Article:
“I was really out there hustling and shit like that,” he adds. “I was really beefing with motherfuckers and had people shooting at me. I got shot and was [allegedly] on the run for shooting somebody — and multiple other things of that nature. So when I listened to the music, it gave me motivation.”

It’s not something artists do intentionally, he says, though he admits that it in the same way it motivated him — somebody who was in that life — it could also motivate someone who may otherwise have different reactions to certain situations.

“Maybe rap music is responsible for a lot of negative shit that’s happened, but we can’t help that, you know,” he says. “We’re just sharing experiences we dealt with … that’s a way for us to make it out. So we speak about the shit. Do I think we attract negativity? Yes.”

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With an obvious bigger picture understanding of a role his influence can potentially play in motivating listeners, the question becomes whether or not we’ll get a truly reflective Uncle Murda — à la 4:44. It’s not something he immediately ruled out, but he admits he’s not quite ready to turn his back on the formula that’s defined his career.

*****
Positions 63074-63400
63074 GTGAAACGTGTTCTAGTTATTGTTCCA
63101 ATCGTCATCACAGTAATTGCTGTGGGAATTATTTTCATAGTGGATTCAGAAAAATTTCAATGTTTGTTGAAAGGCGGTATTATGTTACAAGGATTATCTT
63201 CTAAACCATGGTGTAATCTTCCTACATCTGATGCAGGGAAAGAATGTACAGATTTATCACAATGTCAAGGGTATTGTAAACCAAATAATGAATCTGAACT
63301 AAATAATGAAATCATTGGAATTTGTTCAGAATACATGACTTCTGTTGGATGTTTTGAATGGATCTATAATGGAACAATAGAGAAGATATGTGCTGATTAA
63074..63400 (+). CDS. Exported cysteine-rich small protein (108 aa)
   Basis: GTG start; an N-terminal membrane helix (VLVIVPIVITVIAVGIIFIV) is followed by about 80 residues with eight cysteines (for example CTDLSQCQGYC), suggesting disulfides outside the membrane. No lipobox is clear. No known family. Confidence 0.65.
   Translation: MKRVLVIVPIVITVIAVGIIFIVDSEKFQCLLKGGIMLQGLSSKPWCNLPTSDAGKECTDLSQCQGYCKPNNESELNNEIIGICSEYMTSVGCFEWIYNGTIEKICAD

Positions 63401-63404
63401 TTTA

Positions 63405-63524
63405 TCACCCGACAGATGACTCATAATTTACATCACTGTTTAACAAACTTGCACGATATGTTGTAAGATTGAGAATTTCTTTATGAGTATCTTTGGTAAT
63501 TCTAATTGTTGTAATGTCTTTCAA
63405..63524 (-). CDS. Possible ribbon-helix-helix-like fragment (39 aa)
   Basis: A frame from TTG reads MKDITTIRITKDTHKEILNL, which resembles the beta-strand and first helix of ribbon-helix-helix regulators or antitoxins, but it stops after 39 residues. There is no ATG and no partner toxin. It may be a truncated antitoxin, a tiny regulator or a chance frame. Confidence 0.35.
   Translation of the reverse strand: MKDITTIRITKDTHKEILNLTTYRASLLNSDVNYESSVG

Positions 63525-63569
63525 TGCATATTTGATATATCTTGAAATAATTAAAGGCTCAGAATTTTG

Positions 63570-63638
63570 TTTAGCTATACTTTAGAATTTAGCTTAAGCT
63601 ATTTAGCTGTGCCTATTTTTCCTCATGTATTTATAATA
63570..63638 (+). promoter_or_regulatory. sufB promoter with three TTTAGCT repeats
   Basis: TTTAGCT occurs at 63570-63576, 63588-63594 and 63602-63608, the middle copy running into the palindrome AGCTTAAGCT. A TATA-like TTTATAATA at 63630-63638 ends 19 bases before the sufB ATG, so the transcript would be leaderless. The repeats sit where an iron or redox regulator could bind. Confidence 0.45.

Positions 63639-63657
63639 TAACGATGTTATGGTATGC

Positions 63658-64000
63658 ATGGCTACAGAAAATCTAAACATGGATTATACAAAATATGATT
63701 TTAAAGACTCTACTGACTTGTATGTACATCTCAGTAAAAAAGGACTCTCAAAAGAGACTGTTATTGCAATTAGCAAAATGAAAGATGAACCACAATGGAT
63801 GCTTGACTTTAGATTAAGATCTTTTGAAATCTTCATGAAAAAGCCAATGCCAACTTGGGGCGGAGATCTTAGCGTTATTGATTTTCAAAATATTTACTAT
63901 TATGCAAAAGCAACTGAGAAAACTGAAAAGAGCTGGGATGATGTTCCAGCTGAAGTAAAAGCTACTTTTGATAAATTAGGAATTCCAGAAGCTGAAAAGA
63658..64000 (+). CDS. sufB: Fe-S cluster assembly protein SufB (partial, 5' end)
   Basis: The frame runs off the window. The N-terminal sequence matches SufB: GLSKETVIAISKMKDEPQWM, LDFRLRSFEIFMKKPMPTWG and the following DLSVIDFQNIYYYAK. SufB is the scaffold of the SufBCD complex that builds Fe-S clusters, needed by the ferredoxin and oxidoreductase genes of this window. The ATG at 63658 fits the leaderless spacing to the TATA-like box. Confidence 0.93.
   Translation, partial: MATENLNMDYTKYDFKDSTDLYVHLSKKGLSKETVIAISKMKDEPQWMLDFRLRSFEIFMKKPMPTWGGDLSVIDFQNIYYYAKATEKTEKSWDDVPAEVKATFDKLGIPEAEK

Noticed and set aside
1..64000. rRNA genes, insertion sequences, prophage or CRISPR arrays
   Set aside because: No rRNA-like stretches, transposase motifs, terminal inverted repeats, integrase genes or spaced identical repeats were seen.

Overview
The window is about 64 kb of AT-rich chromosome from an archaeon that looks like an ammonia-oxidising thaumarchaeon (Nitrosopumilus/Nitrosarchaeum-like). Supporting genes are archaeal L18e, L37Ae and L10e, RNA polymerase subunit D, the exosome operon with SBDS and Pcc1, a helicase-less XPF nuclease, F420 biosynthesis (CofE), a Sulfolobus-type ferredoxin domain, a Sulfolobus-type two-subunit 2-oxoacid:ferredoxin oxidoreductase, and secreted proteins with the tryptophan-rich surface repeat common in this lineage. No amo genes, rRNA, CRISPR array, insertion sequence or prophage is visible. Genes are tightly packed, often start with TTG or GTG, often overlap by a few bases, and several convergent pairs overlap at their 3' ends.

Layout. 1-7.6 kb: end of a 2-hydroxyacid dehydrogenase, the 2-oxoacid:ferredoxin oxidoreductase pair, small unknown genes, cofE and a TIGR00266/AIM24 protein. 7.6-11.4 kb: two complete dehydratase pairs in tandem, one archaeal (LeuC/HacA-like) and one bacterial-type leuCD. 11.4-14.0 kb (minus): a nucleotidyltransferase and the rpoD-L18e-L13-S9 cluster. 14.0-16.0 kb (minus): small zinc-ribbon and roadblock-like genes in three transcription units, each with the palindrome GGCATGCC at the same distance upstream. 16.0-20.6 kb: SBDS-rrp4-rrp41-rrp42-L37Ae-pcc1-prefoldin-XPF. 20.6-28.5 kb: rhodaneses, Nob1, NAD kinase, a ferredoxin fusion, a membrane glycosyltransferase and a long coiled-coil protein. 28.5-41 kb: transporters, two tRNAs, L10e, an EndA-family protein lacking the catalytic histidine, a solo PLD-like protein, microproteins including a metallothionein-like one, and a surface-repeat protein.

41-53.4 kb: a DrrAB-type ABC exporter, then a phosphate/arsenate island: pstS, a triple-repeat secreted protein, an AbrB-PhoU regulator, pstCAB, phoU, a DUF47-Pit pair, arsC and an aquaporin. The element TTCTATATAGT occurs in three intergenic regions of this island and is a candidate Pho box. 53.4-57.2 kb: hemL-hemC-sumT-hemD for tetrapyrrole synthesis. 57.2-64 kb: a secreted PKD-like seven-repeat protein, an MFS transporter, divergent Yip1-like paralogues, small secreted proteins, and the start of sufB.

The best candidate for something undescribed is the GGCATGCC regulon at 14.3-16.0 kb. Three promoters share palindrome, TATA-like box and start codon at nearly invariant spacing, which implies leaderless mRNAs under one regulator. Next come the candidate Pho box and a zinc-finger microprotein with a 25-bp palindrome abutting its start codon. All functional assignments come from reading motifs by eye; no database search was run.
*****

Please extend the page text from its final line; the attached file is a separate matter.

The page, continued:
“As an artist, you’ve got to try different things,” he says. “Maybe as my career goes on, I might come at it from a different angle, but right now I still relate to a particular kind of lifestyle. I’m still aggressive with it. But who knows.”

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Even more prominent than the response to his latest project has been the response to his annual rap-up. Touching on everything that went down — in his normally unrestrained fashion — he most notably caught the ire of singer K. Michelle, who was less than ecstatic about the opening bars of the song.

“I don’t got no beef with her, man. That’s Uncle Murda, man,” he says, playfully separating Lenny Grant from his rap alter-ego. “He get in that ramp up mode and just be fucking bugging — and then I gotta deal with this shit.”

As he explains, “Uncle Murda’s” issue with K. Michelle stemmed from a tweet in which she supported Tekashi 69’s release from prison following absurdly public testimony that helped convict former Trey Nine Blood associates — and implicated numerous others in potential criminal activity (including Cardi B and Jim Jones).